are rising and vice versa. Nordhaus also argues that similar anomalies occur in a number of other instances: government environmental, health, and safety regulations require firms to incur costs that are passed on in higher prices for private goods, but the value of the associated benefits is not offset against them. Employers provide fringe benefits to workers, especially pensions and health insurance, whose costs are passed along in higher prices while, again, the benefits are ignored. Ideally, according to Nordhaus, one should estimate the value of the benefits provided and make the necessary adjustments. Since that is not feasible, he recalculates the CPI by subtracting the ratio of these items to aggregate consumption expenditures on the assumption that their cost to consumers is matched by the benefits they finance. He finds that, over the period 1960 to 1995, when both employer fringe benefits and pollution abatement costs were rising relative to aggregate consumption, a CPI stripped of all of those costs, which he calls an augmented COLI (ACOLI), would have risen by 0.4 percent a year slower than the published index (Nordhaus, 1997).

The panel believes that the issues raised by Nordhaus should be explored in the context of research on satellite accounts and the development of expanded and integrated national accounts that we discussed earlier. But we do not believe, nor does Nordhaus recommend, that adjustments of the kind outlined above be incorporated in the flagship CPI. Nor, we conclude, should they be incorporated in any measure used to index public benefits and the tax code.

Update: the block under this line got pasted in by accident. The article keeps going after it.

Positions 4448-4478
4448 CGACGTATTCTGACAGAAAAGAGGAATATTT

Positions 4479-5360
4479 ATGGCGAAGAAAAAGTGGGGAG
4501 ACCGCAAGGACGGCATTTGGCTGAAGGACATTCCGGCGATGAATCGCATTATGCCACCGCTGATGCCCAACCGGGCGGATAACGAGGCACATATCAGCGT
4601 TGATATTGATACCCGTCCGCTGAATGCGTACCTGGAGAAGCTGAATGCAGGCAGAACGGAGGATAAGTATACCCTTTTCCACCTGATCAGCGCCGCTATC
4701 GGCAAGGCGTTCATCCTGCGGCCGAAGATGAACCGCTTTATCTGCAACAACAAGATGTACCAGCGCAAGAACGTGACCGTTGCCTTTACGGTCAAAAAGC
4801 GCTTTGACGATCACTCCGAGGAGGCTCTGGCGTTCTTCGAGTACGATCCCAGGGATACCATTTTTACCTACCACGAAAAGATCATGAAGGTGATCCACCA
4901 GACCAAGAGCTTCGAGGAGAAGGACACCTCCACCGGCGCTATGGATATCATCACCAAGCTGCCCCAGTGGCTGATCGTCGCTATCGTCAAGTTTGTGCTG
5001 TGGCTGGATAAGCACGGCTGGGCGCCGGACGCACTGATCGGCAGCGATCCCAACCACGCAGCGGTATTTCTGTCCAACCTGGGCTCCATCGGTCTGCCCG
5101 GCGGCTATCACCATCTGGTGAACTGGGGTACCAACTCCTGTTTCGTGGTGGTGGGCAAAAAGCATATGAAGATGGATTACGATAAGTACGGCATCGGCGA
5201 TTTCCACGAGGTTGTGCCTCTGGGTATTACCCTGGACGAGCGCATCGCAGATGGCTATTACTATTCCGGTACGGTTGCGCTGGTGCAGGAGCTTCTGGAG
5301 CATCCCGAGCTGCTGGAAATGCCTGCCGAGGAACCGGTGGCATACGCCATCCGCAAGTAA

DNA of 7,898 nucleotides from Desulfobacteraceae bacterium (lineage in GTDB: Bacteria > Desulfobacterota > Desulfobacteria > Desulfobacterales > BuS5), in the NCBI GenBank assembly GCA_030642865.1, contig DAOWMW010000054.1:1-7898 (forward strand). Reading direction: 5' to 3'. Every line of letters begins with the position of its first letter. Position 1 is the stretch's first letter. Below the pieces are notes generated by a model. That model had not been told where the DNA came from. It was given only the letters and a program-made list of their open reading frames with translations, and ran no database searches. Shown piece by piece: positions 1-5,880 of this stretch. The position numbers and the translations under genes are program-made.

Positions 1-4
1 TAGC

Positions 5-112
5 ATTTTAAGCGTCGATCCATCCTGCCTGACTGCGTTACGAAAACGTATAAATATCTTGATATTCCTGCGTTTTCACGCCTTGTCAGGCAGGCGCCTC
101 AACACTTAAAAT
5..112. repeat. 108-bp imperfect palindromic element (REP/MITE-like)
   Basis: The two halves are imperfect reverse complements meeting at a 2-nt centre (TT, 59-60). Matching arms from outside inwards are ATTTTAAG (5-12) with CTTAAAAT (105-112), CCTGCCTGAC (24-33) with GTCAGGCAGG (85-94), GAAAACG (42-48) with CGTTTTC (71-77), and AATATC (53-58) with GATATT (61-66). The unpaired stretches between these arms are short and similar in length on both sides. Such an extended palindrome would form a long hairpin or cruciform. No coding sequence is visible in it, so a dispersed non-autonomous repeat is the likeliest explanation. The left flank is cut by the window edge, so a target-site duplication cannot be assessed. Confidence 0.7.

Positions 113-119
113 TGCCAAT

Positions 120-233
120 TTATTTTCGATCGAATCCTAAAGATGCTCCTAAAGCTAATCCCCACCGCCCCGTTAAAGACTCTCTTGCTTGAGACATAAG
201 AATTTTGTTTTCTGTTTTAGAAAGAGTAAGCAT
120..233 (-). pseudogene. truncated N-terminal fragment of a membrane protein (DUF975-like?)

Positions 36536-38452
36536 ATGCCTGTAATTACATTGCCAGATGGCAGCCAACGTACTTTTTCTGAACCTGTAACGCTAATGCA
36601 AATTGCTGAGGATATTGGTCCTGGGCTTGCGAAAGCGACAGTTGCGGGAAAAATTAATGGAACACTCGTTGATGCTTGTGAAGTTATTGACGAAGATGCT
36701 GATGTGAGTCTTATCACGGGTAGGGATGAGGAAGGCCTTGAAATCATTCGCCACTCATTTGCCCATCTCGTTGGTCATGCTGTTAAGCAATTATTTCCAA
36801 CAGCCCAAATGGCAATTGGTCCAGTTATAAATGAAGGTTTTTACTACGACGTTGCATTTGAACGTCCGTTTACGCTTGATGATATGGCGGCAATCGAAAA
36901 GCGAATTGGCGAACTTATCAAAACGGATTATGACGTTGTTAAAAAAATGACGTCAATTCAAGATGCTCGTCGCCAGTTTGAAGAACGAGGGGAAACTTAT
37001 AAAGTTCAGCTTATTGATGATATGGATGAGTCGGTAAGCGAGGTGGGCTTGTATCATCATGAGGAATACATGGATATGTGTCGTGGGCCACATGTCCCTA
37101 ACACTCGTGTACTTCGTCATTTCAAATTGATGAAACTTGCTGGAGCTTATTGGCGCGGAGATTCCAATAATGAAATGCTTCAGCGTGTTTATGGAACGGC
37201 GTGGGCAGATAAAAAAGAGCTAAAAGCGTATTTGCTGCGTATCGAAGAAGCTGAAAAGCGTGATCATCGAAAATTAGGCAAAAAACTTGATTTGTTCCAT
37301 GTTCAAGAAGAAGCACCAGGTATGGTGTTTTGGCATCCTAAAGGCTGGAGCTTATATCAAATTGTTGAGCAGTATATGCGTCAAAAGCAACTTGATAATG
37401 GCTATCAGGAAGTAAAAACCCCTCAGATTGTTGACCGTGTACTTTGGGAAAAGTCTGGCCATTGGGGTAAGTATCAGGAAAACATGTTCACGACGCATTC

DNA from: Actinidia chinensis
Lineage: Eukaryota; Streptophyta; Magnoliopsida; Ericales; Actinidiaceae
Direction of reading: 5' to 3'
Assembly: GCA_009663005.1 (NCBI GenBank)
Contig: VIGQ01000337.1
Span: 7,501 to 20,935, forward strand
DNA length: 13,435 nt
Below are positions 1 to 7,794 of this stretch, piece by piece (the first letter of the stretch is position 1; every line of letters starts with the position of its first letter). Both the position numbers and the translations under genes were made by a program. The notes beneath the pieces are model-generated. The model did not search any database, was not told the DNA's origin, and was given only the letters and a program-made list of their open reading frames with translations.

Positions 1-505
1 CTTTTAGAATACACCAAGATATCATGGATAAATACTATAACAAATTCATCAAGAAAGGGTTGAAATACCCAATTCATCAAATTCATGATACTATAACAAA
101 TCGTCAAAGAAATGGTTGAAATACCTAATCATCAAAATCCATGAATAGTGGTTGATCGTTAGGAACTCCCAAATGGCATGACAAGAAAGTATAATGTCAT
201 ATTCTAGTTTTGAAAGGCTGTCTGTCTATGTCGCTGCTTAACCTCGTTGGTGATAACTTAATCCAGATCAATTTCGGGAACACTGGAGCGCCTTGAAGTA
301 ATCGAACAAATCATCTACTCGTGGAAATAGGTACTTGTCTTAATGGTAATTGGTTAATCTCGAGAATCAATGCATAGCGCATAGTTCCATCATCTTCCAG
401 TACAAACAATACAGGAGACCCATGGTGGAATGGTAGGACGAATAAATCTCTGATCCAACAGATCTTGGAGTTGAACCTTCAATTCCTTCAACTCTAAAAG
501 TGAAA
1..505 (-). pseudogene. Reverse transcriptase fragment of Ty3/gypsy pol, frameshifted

In the case of sales taxes and mandated pollution control costs, we have discussed the limited or nonexistent mechanisms that exist for equating the marginal tax costs and benefits of public goods, especially at governmental levels higher than local communities. In addition, even if the assumption of cost-benefit equality were assumed, several difficulties remain. Many of the public goods furnished by government are intermediate goods used by business firms in the production of private goods whose benefits are reflected in lower production costs for private goods and therefore already included in the CPI. Also, if we subtract from the index an estimate of the price-raising effects attributable to mandated pollution control activities, must we not also undertake the formidable task of estimating, and adding to the index, the costs directly imposed on consumers from the “free” use of the environment by producing firms, which gave rise to the need for the environmental controls in the first place? It is difficult to justify the first step without the second.

Employer-Paid Benefits

The treatment in the CPI of goods provided in-kind to employees as fringe benefits raises a number of issues. There is a wide, even if not universal, consensus that, apart from some tax advantages and except during short-run transition periods, overall compensation packages are not affected by how they are parceled

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